MEXICO CITY (Reuters) - Mexico's state-run oil company Pemex evacuated 300 workers from its only oil port on the Pacific coast on Friday after a tsunami warning rippled down Latin America following a massive earthquake in Japan.
The Salina Cruz port in the southern state of Oaxaca does not export crude outside of Mexico and only ships oil products, like gasoline, to the domestic market.
Authorities closed ports along Mexico's western coast as a precautionary measure, although the first waves to hit land were smaller than expected.
Pemex reported no problems at its coastal oil operations, including the company's largest refinery, Antonio Dovali Jaime, a company spokesman, told Reuters. The refinery, which has a capacity of 330,000 barrels a day but only produces around 270,000 barrels of oil products, lies just 2 miles from the coast near Salina Cruz.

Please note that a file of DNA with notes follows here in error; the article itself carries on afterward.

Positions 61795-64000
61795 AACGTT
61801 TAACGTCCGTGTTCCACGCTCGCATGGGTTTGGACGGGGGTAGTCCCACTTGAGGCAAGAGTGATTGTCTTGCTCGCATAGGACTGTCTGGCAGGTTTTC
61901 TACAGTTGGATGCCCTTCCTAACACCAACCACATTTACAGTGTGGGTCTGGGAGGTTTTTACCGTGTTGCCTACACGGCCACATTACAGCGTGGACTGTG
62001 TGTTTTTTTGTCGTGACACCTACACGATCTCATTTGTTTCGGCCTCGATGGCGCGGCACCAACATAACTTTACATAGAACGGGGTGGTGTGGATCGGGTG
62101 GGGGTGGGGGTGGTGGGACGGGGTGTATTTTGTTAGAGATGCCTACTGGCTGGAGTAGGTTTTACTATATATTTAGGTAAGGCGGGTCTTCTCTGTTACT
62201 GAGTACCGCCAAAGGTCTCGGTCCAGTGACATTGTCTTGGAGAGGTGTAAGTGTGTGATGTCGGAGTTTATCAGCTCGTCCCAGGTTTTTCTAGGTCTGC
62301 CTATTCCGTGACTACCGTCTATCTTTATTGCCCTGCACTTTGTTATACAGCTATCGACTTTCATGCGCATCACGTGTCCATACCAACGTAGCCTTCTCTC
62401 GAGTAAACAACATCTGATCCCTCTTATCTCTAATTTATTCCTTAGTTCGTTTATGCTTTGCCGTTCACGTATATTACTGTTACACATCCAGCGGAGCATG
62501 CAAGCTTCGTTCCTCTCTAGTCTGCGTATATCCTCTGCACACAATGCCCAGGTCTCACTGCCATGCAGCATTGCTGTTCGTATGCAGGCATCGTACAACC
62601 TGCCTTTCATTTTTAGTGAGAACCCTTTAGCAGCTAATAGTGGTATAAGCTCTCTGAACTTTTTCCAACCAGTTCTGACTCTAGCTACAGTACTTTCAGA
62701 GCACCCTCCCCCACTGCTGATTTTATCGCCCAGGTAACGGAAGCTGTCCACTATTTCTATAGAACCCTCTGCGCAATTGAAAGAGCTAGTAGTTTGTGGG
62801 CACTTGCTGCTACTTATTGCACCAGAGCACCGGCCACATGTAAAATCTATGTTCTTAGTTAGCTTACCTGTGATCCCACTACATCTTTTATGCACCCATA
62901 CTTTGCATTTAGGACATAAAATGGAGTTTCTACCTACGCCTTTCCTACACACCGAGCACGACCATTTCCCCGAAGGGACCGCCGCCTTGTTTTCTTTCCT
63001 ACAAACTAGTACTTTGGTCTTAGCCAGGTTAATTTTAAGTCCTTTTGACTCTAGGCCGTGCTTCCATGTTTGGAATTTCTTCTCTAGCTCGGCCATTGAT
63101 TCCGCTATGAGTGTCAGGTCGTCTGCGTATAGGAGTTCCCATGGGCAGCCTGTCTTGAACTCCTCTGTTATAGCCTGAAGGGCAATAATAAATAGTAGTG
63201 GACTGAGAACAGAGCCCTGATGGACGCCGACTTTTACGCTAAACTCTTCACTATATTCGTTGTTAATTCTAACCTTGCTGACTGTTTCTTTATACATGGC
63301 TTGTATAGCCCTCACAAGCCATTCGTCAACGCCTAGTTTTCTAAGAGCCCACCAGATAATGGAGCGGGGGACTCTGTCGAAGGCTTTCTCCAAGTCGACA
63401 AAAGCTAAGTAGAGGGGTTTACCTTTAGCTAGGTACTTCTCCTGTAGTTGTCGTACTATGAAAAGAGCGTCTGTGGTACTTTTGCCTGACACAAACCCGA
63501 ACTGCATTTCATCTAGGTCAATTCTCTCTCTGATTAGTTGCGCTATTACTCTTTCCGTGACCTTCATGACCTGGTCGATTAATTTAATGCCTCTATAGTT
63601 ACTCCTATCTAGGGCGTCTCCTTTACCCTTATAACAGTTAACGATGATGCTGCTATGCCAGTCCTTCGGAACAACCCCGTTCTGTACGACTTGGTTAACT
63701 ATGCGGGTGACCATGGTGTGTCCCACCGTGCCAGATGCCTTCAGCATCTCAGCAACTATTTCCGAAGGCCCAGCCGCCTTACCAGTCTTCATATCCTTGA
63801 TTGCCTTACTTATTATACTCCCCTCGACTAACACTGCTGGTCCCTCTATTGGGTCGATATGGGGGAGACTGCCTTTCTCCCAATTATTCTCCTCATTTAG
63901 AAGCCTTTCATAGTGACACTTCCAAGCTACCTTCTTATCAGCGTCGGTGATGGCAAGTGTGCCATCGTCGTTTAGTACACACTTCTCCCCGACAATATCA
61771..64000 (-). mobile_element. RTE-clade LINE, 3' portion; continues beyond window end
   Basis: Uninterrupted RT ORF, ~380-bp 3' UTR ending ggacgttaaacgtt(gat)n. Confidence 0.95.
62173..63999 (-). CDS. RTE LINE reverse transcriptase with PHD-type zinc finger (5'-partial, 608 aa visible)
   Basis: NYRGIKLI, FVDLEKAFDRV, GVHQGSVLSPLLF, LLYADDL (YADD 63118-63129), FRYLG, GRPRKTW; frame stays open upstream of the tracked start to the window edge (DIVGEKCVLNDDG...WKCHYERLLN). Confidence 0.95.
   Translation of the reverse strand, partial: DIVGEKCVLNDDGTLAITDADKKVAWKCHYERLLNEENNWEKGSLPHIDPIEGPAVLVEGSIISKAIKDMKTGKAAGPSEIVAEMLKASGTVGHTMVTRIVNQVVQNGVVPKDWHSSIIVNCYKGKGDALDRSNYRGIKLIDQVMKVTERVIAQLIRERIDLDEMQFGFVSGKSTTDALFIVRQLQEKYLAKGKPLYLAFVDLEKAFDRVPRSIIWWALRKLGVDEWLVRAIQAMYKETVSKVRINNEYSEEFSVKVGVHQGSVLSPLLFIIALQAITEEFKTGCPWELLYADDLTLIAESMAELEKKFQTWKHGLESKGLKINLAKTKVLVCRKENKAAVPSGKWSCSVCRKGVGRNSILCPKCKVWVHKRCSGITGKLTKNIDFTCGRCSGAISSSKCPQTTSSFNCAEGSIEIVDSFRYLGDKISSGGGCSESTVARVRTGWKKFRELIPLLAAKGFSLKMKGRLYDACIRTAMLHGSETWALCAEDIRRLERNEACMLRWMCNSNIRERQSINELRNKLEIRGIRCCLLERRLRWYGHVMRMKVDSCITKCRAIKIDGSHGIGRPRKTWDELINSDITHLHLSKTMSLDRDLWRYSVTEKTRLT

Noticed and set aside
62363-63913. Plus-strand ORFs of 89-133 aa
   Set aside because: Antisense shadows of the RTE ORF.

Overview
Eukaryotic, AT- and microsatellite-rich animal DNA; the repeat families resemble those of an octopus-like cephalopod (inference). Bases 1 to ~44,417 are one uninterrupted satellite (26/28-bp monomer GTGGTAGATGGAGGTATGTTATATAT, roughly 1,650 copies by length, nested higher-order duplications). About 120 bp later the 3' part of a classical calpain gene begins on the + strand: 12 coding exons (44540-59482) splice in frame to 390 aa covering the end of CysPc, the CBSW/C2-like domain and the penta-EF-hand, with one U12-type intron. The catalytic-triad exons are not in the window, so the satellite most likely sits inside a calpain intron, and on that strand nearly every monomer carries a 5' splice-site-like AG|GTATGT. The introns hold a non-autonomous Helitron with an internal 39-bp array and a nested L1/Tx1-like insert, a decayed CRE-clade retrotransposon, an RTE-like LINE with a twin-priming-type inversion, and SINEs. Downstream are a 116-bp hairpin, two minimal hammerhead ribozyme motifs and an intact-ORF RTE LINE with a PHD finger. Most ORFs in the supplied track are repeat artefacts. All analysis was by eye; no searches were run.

"The evacuation is just at the port. The refinery is (operating) normally," the spokesman said.
Salina Cruz shipped 88 million barrels of oil products across Mexico last year and 15 million barrels in the first two months of this year. Five oil tankers were stuck there until conditions improve, the Pemex spokesman said.
At Mexico's busiest, centrally located port of Manzanillo, two container ships decided not to dock because of the high-wave warnings and two other ships stayed put to wait out the tsunami alert, a ports spokesman said.
Mexico's mining chamber had no reports that metal shipments were disrupted.
(Reporting by Mica Rosenberg and Adriana Barrera)